The Magazine of The Evangelical Lutheran Church in America


Grace is not the problem

Recently there was some discussion in our adult Sunday school about preaching. Namely, that maybe the kind of preaching we hear in ELCA churches is too grace-centered. The claim: we turn people into couch potatoes.

I disagreed. I don't think we need less grace but more — albeit not cheap grace.

My son did a good job of clarifying this when he said that those whose lives have been difficult, unproductive and filled with bad choices need grace to propel them forward. Grace reminds them that their lack of production and their mistakes don't speak the final word about who they are. And those who have succeeded, produced and behaved need the proclamation of grace to be reminded that life is not fundamentally about production or success.

Grace elevates and it crucifies. Grace is not the problem. In fact, grace is what can truly change us. Grace (the sheer "given-ness" of all things) takes us beyond a preoccupation with ourselves. Grace truly addresses sin.

Can grace be cheapened? Sure. It is cheapened when it's used to excuse negative behavior or choices. For example, when it's used to keep us from addressing evil, as in the case of Nazi Germany's Lutheran church during the time of Adolf Hitler. Many Lutherans allowed cheap grace to prevent them from addressing what Hitler was doing.

We can become faith couch potatoes. But this is not a problem with grace. It is a problem with its application. When we proclaim grace, it is quite clear that all humans should be treated with dignity and compassion. We should have been the first to speak up against Hitler's inhumanity. Grace should not let us remain silent. 


Robert Barndt

Robert Barndt

Posted at 1:14 pm (U.S. Eastern) 2/15/2011

AMEN!  But I'm not even sure the "problem" is even "with its application."  We don't apply the gospel.  The gospel applies us!  Maybe the "problem" is the purity.  "[The church] is the assembly of all believers among whom the Gospel is preached IN ITS PURITY and the holy sacraments are administered ACCORDING TO THE GOSPEL."  After all, grace is never cheap to the giver!  Just ask Jesus!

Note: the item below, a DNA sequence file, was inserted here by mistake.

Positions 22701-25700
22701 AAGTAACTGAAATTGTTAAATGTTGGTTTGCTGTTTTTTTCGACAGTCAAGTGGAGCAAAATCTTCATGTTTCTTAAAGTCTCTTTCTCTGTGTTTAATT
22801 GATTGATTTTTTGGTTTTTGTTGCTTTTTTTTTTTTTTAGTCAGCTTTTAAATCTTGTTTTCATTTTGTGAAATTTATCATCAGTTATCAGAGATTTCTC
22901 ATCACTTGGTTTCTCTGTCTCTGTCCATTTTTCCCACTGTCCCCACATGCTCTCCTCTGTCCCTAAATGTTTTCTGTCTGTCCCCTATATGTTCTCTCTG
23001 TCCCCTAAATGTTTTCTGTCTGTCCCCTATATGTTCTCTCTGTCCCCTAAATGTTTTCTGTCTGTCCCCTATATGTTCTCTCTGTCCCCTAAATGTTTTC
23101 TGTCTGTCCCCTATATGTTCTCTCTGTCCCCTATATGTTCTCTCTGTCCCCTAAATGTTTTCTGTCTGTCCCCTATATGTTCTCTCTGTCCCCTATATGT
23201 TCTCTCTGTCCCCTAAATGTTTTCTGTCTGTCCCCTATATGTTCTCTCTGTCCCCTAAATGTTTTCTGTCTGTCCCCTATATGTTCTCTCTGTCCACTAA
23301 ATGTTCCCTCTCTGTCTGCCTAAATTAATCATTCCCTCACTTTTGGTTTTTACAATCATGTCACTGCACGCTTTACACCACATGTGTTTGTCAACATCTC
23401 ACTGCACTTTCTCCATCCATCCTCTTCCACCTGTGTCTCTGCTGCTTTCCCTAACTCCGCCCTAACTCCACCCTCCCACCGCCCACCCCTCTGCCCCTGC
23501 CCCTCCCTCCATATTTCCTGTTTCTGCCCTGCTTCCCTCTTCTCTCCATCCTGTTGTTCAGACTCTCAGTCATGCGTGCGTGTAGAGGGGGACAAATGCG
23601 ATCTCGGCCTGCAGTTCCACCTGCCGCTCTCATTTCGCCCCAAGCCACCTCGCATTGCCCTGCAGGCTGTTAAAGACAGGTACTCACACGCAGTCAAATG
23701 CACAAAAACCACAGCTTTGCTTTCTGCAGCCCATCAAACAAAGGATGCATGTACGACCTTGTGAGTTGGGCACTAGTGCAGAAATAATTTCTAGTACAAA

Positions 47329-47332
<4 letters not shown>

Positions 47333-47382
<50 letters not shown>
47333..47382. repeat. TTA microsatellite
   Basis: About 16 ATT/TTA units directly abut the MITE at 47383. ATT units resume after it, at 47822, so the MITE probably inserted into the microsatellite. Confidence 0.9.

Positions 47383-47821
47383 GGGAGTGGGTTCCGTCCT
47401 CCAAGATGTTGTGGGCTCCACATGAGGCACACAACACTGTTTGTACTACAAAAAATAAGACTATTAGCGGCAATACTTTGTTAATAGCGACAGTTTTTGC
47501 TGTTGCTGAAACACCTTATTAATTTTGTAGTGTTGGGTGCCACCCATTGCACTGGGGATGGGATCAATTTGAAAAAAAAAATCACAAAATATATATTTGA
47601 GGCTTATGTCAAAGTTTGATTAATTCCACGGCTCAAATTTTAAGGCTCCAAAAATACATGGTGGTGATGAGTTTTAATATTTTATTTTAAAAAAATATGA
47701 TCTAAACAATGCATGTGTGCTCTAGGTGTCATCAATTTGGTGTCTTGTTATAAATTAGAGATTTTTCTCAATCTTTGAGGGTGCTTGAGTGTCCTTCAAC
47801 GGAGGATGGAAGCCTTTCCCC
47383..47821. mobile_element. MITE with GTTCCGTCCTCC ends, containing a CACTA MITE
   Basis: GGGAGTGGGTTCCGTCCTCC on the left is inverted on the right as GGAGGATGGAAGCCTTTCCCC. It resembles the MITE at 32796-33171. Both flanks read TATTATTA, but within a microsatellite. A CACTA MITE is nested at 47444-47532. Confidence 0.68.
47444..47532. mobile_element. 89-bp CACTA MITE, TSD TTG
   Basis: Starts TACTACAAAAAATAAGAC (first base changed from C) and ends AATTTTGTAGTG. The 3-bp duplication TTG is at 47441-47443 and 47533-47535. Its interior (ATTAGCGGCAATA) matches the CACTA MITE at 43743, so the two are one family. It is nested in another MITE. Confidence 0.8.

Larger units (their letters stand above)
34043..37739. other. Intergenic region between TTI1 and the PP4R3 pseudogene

Brady Faggart

Brady Faggart

Posted at 5:24 pm (U.S. Eastern) 2/15/2011

Thanks, Pastor Bill Utricht and son, for calling attention to grace. We certainly need the emphasis. If I could add one point, it would follow that grace "takes us beyond a preoccupation with ourselves." We are called to respond to God's grace by growing toward that new life we are offered, the life lived and taught by our Lord Jesus and emphasized by Paul. I feel that we should not be afraid to emphasize that new life even though we'll never be perfect and we never take credit for it.

Note: Brady Faggart edited this post at 5:25 pm on 2/15/2011.

Ramona Starks

Ramona Starks

Posted at 3:13 pm (U.S. Eastern) 2/16/2011

How can preaching be "too" grace-centered?  That's what the Gospel is all about. If we weren't "grace-filled", how could we spread the Good news?   It changes us and gives us new life.  In fact, before the churches merged into one ELCA, I belonged to a group in the ALC called "CICM" - the Conference on Inner City Ministries".  We often sang Amazing Grace, but changed the words "that saved a wretch lilke me" to a more meaningful "that gave new life to me"!  That says it all - grace gives us NEW LIFE - like getting a second chance, whether, at the time, we know it or not. Grace-centered preaching is what brings us to the realization of what GRACE really is, and when we finally "get it" (no pun intended), changes our lives and gives us more meaning as to what we should be doing with our lives.  I'll take all the "grace-centered" preaching I can get - and I thank God that my pastor gives me a lot of it!  

Thanks for bringing this up for discussion.  Your Sunday School class must have been an interesting one the day you discussed this!

Note: Ramona Starks edited this post at 3:25 pm on 2/16/2011.

Print subscribers and supporting Web members may comment.

Log in or Subscribe to comment.

text size:

this page: email | print

March issue

MARCH issue:

All are welcome